A new innovation that enables the creation of healthier soils by retaining nutrients and preventing runoff from fields has won the first Living Product Prize in the Biomimicry Global Design Challenge. The $10,000 prize was awarded to the University of Oregon design team in Pittsburgh, Pennsylvania. 

The system’s entire design was inspired by mimicking earthworms, which create natural filtration systems. The goal of the system is to reduce the amount of nutrients that are lost from the soil in runoff, improving the overall health of the soil and reducing the amount of fertiliser used. It is designed to be a direct replacement for conventional agricultural drainage, more closely emulating the natural environment.

The team’s research exemplifies the biomimicry design approach, which was in full display as part of the Global Design Challenge, an annual competition hosted by the Biomimicry Institute and Ray C. Anderson Foundation.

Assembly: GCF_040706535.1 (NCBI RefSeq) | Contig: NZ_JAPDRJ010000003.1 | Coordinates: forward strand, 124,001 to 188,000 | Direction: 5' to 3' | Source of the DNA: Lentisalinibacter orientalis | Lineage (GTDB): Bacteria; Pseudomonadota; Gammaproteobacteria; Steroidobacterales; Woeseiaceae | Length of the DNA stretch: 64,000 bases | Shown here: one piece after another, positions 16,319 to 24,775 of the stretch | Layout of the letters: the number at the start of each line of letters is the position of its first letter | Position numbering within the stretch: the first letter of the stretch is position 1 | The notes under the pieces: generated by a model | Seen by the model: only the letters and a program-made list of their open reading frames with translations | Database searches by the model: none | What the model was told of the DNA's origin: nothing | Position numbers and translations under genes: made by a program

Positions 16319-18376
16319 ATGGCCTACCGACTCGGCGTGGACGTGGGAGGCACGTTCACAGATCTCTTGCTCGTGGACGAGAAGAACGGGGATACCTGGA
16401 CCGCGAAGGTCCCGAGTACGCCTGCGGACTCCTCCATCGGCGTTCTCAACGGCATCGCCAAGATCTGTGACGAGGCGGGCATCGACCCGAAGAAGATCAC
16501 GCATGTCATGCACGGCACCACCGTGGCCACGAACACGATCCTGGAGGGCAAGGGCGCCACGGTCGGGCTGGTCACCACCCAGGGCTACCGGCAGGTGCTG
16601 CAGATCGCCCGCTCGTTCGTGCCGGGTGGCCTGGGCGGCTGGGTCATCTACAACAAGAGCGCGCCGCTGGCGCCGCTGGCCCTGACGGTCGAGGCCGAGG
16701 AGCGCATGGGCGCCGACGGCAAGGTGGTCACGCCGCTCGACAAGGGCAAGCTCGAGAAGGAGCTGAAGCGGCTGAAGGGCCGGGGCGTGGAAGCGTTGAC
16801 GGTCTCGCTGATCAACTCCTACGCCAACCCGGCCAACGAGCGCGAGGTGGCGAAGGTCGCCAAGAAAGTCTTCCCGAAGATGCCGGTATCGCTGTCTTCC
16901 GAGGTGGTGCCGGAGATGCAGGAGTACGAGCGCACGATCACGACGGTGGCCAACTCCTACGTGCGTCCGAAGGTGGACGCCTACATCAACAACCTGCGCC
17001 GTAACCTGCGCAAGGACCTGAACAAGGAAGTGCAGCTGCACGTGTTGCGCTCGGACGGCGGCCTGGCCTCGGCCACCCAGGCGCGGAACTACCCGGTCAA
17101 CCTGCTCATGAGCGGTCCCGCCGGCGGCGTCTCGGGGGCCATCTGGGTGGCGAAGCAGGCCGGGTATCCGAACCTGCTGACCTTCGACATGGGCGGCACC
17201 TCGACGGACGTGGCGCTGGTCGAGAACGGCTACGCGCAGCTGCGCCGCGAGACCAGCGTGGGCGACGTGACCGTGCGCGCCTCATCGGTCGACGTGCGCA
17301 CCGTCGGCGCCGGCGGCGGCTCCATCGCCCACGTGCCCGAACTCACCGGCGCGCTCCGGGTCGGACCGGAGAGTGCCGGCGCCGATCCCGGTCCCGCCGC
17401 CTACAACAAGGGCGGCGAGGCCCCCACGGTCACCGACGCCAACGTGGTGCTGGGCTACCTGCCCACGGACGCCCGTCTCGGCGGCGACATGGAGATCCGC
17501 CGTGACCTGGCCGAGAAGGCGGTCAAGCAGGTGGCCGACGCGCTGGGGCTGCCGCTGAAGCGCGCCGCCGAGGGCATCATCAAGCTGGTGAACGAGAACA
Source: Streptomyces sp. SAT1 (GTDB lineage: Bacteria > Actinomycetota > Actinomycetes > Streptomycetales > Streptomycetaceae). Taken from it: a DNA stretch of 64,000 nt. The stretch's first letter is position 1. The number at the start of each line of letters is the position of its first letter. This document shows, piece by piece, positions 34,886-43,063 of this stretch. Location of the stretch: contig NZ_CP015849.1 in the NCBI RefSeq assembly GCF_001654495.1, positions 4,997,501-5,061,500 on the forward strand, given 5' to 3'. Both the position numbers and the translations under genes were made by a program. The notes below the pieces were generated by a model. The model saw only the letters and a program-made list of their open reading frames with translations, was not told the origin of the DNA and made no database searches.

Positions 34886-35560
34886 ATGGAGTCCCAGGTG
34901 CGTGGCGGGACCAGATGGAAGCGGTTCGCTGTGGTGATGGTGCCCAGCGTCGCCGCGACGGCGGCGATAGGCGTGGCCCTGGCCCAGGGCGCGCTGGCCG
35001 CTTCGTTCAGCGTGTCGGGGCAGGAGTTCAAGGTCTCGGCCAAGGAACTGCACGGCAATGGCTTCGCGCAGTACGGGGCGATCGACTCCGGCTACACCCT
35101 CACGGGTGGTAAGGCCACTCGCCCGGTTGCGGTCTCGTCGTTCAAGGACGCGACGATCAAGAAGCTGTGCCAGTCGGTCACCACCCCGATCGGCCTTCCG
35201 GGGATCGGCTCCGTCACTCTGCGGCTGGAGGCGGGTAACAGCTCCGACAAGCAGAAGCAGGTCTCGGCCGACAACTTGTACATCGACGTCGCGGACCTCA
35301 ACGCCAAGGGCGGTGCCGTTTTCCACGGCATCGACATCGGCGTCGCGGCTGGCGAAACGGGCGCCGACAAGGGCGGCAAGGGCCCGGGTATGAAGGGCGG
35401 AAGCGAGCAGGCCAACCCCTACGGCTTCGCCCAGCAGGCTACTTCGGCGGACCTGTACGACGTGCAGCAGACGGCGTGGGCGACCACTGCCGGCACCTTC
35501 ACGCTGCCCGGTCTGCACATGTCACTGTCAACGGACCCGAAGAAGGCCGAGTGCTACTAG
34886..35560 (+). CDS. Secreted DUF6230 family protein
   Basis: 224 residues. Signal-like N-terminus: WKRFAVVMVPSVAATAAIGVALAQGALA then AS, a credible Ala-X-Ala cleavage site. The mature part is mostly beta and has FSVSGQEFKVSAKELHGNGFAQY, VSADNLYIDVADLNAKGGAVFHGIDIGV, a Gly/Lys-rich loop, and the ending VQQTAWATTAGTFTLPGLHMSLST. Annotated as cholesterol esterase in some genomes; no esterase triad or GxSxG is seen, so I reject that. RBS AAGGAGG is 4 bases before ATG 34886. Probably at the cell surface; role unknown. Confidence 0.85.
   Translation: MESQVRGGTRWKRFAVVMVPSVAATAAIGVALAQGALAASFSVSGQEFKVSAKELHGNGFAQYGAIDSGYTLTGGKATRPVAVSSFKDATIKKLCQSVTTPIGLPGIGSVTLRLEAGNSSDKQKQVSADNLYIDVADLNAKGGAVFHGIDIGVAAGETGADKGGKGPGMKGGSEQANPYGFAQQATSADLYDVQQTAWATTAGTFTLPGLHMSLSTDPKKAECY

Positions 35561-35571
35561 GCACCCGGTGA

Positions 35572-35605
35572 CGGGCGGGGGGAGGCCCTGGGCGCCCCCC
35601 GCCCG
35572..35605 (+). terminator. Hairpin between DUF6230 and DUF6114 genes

Find out more about the innovation here.

Biomimicry content on Circulate

Listen to this podcast where Michael Pawlyn, a biomimicry expert and director of Exploration Architecture, talks with Colin Webster about the potential opportunities for nature-inspired design in cities. This short interview took place as part of the A New Dynamic 2 series, and in it Pawlyn explains why ecosystems thinking is a critical component of the circular economy.

Podcast: Michael Pawlyn – Ecosystems as a unifying model for cities and Industry

We’ve also had a previous contribution from Biomimicry 3.8 founder and the original author of the concept, Janine Benyus. In Learning from the information network of life, Benyus connects the Internet of Things and emerging digital trends with natural systems and explains how the combination of the two can enable the transition to a circular economy.

Learning from the information network of life

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